The TEAL Project - Studio Physics at MIT
Introductory Physics is a fundamental underpinning of a technical education, but the material is difficult for students to master. It is a subject in which mathematical complexity can quickly overwhelm physical intuition.
We are developing a prototype for a reform of physics education at MIT which is designed to help students develop much better intuition about, and conceptual models of, physical phenomena. This reform is centered on an "active learning" approach -- that is, a highly collaborative, hands-on environment, with extensive use of desktop experiments and educational technology.
The basic plan is to merge lecture, recitations, and hands-on laboratory experience into a technologically and collaboratively rich experience for incoming freshmen. Students will gather in groups of nine, with twelve or so such groups in a common area, for five hours per week. The students will be exposed to a mixture of instruction, laboratory work with desktop experiments, and collaborative work in smaller groups of three, in a computer rich environment (one networked laptop per three students, with data acquisition links between laptop and experiments).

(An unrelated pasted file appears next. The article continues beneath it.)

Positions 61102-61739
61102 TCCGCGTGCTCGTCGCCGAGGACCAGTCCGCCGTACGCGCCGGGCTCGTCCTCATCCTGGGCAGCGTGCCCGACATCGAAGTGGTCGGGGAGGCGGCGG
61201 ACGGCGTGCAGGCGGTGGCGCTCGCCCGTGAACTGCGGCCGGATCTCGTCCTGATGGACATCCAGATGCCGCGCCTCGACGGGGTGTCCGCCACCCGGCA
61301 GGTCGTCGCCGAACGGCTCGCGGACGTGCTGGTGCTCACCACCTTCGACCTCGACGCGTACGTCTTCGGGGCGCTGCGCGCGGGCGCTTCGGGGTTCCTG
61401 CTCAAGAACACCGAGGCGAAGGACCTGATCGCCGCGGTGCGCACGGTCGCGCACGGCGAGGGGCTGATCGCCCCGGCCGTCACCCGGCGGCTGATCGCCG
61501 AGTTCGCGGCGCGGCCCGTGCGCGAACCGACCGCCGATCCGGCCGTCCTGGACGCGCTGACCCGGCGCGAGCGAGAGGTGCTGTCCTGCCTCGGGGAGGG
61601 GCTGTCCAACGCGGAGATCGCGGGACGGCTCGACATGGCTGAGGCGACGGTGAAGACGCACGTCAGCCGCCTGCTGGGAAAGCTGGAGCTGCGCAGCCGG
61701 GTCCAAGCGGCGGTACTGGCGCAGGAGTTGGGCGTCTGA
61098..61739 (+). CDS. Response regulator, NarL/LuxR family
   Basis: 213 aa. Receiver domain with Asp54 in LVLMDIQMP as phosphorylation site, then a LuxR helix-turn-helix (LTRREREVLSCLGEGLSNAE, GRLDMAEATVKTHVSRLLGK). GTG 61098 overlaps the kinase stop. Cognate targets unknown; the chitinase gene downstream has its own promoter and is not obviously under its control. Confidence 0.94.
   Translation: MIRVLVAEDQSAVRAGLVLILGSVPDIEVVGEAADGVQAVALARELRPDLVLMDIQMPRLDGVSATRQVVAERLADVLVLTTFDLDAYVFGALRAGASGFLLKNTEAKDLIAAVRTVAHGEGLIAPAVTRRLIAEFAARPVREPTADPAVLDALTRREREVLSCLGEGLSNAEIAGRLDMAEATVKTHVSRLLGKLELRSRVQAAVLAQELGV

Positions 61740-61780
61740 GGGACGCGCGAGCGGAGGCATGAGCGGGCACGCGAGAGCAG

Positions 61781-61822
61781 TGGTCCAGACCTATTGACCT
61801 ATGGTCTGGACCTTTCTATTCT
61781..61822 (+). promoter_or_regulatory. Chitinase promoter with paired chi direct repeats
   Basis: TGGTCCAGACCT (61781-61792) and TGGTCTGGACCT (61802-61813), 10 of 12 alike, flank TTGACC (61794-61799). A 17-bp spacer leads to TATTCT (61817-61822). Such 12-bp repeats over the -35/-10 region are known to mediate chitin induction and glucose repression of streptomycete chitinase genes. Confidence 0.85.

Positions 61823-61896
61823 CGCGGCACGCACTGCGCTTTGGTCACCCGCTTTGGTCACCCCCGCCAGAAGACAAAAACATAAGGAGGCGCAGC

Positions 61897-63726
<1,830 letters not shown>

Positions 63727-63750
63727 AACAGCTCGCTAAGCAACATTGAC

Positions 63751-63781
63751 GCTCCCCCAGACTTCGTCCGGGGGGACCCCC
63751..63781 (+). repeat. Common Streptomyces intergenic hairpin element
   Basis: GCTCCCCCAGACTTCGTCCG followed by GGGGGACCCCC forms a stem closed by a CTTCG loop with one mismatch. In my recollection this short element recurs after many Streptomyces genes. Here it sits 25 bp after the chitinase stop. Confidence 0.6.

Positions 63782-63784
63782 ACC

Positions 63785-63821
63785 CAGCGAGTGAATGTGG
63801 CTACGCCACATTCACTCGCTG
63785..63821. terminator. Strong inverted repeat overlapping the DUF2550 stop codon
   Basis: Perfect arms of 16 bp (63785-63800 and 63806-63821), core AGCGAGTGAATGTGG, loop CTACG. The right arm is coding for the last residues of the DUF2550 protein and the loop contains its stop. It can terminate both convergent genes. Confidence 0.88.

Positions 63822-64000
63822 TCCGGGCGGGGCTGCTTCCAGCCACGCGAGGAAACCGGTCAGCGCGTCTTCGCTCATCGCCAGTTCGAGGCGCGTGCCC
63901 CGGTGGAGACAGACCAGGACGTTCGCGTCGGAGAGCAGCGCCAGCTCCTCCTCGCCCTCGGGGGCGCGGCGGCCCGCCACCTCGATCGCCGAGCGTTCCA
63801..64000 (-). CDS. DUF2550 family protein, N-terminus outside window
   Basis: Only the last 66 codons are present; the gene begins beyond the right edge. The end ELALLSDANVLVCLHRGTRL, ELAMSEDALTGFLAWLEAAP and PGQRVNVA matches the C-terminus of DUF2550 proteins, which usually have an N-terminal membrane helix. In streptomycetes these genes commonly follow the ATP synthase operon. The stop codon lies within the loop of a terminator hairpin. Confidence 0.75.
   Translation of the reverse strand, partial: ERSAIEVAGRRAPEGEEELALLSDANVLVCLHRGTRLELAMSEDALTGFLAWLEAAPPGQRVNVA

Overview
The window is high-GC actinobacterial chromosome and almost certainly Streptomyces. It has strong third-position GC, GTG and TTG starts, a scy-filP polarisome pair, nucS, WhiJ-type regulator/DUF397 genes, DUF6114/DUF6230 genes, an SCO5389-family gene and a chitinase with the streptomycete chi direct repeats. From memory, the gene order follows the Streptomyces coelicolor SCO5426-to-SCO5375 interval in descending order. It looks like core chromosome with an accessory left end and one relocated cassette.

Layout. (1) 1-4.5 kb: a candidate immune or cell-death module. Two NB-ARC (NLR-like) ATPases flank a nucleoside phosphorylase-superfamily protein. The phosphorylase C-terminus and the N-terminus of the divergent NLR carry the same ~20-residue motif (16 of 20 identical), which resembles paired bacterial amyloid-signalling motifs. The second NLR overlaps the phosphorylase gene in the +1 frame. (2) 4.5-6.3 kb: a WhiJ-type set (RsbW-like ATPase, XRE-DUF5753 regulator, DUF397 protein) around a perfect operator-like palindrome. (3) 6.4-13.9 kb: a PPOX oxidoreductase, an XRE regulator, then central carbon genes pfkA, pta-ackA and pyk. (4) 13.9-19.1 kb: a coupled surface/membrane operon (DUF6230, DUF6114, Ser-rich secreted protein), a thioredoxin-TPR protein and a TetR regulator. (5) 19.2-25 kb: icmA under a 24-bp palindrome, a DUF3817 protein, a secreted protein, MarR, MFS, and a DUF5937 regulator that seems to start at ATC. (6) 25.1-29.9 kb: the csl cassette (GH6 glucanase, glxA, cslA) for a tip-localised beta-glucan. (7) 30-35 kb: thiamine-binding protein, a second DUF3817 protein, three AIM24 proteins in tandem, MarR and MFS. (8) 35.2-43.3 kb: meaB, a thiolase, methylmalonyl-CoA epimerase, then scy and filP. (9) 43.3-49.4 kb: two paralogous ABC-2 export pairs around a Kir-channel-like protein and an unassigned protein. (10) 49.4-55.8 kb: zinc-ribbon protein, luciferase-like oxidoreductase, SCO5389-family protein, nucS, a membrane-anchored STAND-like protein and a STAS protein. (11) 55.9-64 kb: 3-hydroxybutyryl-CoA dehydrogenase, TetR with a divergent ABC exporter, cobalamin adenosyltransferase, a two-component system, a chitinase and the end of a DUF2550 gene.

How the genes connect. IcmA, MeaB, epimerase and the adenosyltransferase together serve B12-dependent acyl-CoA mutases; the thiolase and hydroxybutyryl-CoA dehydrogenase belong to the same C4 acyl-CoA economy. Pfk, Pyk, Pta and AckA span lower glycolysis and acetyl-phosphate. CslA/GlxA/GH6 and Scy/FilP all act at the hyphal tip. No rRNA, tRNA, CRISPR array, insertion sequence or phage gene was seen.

The desktop experiments and computer-aided analysis of experimental data will give the students direct experience with the basic phenomena. Formal and informal instruction, aided by media-rich interactive software for simulation and visualization, will then aid students in their conceptualization of this experience.
The educational component of the project is funded by the d'Arbeloff Initiative and the MIT School of Science. The software development for this effort is funded by the MIT/Microsoft I-Campus Alliance. The project is sponsored by the Department of Physics and administered through CECI.
Project Faculty and Staff
article about TEAL in MIT's Tech Talk December 12, 2001 entitled "New
classrooms offer high-tech education in physics and mechanical engineering"